However, it was Australia who led with an early penalty and spent most of the opening 18 minutes on the front foot before two quick-fire Jonny May tries changed the feel of the game.

“Defensively, particularly in that first 20 minutes, we had to really dig in,” said Jones. “They had 70 per cent possession and had a lot of field position so it was an important part of the game.

“We hung in there, got a bit of momentum back and then took our opportunities well.”

Jones caused a stir when he dropped George Ford from the starting XV to enable him to pair centres Manu Tuilagi and Henry Slade outside Farrell at flyhalf but, not for the first time, the coach showed that he knew what he was doing.

“We were pleased with selection at 10, 12 and 13,” he said. “They had a lot of defensive work early in the game and we thought that might happen. I also thought George Ford was absolutely spectacular when he came on – he kept Australia running around when we wanted them to.”

On his 50th appearance, May was the man to finish the first of England's opportunities, one cleverly created with a series of dummy runners and the second coming after brilliant work by Slade, with Sinckler and Anthony Watson also scoring in the second half.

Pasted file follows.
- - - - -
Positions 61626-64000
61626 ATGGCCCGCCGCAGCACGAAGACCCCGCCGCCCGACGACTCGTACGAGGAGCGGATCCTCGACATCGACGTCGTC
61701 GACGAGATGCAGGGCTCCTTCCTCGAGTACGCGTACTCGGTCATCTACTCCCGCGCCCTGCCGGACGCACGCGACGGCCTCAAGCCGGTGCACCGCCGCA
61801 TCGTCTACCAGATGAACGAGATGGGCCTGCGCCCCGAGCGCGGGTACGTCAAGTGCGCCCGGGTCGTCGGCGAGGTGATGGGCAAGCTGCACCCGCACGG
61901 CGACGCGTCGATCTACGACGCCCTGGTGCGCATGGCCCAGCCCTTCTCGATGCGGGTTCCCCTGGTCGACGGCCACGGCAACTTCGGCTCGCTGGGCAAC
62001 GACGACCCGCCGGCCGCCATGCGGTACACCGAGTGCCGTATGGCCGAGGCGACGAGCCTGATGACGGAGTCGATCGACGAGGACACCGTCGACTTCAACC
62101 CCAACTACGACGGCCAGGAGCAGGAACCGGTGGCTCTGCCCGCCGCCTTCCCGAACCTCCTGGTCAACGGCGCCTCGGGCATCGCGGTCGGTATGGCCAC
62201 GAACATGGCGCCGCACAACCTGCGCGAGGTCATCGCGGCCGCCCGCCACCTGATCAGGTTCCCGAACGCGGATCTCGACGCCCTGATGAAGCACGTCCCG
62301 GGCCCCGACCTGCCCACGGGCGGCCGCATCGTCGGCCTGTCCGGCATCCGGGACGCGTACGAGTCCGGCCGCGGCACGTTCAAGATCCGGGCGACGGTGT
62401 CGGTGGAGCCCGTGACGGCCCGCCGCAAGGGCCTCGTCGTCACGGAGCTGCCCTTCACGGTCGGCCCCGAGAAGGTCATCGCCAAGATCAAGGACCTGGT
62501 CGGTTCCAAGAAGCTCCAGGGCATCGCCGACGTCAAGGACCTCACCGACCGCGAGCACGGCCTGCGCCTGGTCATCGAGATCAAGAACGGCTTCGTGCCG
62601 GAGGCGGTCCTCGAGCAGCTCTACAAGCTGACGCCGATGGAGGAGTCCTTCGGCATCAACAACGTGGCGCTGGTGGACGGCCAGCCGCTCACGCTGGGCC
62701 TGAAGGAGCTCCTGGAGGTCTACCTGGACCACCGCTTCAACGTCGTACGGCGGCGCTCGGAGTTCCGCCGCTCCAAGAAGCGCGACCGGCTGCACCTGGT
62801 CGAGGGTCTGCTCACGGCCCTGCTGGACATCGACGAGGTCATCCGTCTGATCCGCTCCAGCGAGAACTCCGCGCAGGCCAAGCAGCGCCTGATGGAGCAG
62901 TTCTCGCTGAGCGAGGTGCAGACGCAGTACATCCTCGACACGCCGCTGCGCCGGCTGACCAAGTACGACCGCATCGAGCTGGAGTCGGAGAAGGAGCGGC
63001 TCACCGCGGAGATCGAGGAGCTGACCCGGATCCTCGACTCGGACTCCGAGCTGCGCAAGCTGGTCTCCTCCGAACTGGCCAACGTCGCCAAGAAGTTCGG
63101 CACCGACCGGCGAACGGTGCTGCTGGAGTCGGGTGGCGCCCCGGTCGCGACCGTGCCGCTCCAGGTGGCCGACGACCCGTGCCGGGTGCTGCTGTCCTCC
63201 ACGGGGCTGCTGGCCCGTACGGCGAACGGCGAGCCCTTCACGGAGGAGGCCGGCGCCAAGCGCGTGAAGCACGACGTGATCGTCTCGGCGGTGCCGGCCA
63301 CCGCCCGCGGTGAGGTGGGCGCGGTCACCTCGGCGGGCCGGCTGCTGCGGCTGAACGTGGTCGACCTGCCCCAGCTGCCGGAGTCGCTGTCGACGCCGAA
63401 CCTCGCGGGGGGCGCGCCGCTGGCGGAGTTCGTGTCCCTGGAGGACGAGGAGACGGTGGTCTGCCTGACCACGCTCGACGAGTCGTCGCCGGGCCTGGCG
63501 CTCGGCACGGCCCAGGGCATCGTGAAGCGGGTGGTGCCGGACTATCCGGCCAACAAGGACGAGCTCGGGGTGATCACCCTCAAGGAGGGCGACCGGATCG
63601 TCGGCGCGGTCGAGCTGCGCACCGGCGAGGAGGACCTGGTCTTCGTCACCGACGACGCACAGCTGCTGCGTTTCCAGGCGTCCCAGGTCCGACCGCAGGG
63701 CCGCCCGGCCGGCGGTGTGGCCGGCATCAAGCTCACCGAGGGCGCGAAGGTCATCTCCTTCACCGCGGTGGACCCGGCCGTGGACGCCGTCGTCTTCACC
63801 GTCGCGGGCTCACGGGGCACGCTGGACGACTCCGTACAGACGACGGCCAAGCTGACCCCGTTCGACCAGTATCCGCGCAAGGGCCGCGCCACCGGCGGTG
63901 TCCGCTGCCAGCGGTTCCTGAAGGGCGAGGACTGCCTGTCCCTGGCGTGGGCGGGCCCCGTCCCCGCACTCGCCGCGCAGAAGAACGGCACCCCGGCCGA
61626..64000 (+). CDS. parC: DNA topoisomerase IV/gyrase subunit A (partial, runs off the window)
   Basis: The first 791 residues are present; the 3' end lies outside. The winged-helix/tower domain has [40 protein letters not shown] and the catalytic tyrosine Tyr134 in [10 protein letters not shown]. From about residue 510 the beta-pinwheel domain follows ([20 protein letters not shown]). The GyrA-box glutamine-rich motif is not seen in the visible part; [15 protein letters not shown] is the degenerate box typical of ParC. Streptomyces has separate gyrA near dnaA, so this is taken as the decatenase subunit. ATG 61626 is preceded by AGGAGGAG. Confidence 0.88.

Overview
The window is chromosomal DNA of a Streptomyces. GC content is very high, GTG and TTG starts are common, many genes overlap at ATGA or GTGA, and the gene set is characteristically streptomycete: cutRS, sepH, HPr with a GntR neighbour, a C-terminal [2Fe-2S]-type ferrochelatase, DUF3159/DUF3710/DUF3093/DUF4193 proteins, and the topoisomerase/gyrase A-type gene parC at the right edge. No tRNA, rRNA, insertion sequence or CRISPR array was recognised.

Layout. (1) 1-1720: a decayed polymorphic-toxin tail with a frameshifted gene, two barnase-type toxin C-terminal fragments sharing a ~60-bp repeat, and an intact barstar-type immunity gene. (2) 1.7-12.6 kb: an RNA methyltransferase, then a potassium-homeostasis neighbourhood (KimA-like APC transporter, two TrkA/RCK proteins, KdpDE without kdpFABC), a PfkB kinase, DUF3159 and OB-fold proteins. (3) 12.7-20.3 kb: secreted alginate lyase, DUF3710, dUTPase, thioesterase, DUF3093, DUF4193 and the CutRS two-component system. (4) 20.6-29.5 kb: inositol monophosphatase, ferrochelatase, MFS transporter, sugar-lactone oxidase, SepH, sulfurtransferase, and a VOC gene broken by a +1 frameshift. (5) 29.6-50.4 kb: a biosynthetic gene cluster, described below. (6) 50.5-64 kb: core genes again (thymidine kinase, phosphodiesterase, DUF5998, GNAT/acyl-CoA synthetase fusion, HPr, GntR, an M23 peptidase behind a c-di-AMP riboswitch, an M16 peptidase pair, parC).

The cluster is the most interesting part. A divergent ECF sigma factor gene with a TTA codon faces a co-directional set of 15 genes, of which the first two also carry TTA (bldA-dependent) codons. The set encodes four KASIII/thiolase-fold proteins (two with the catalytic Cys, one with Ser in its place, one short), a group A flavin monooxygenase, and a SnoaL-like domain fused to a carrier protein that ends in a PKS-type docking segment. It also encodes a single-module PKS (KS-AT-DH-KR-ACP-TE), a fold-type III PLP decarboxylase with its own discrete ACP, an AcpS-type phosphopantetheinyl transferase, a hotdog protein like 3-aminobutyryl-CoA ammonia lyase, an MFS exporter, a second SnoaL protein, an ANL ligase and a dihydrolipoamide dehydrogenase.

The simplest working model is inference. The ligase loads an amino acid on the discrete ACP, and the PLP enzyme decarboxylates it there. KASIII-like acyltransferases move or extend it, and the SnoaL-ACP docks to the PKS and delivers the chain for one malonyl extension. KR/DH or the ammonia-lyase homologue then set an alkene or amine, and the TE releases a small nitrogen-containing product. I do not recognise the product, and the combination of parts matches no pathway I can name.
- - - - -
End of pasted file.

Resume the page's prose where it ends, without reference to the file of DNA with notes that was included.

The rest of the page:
“There is probably no more professional player than him,” Jones said of May, who was withdrawn late on as a precaution after feeling a “twinge” but was not expected to be a doubt for the semi-finals.

England captain Farrell had his best game of the tournament by far, leading from the front with his aggressive defence and delivering a flawless goalkicking display, landing all eight of his kicks, several from wide out.

“We gathered under the posts and we didn’t really talk about what had happened, it was about what was next,” Farrell said. “We wanted to play the game at our pace, not theirs, and thankfully we did that in the second half."

Having chalked up their seventh successive win against the Wallabies, England move on to Tokyo to prepare for their first semi-final since 2007, to face the defending and three-time champions New Zealand, and Jones said they will have to improve again.

"We haven’t played at our best yet and the challenge is how do we get better next week?" he said. "The semi-final is probably the toughest game of the tournament - two teams desperate to get to the final, and everyone empties the tank."

For Australia and their coach Michael Cheika, the defeat will lead to renewed speculation about his future.

Cheika's contract expires at the end of the year and he previously indicated he would not be reapplying for his job if they failed to win the World Cup.

But asked about his position following Saturday's defeat, Cheika said: "If I'm being honest, it's a cruel world when you are being asked those questions two minutes after being knocked out of a World Cup.

"If you could find some compassion ... Perhaps whatever your news outlet is, just think about people's feelings, just chill.

"When the time comes, I'll tell them. They don't need to know today."

Updated: October 19, 2019 06:23 PM

SHARE

SHARE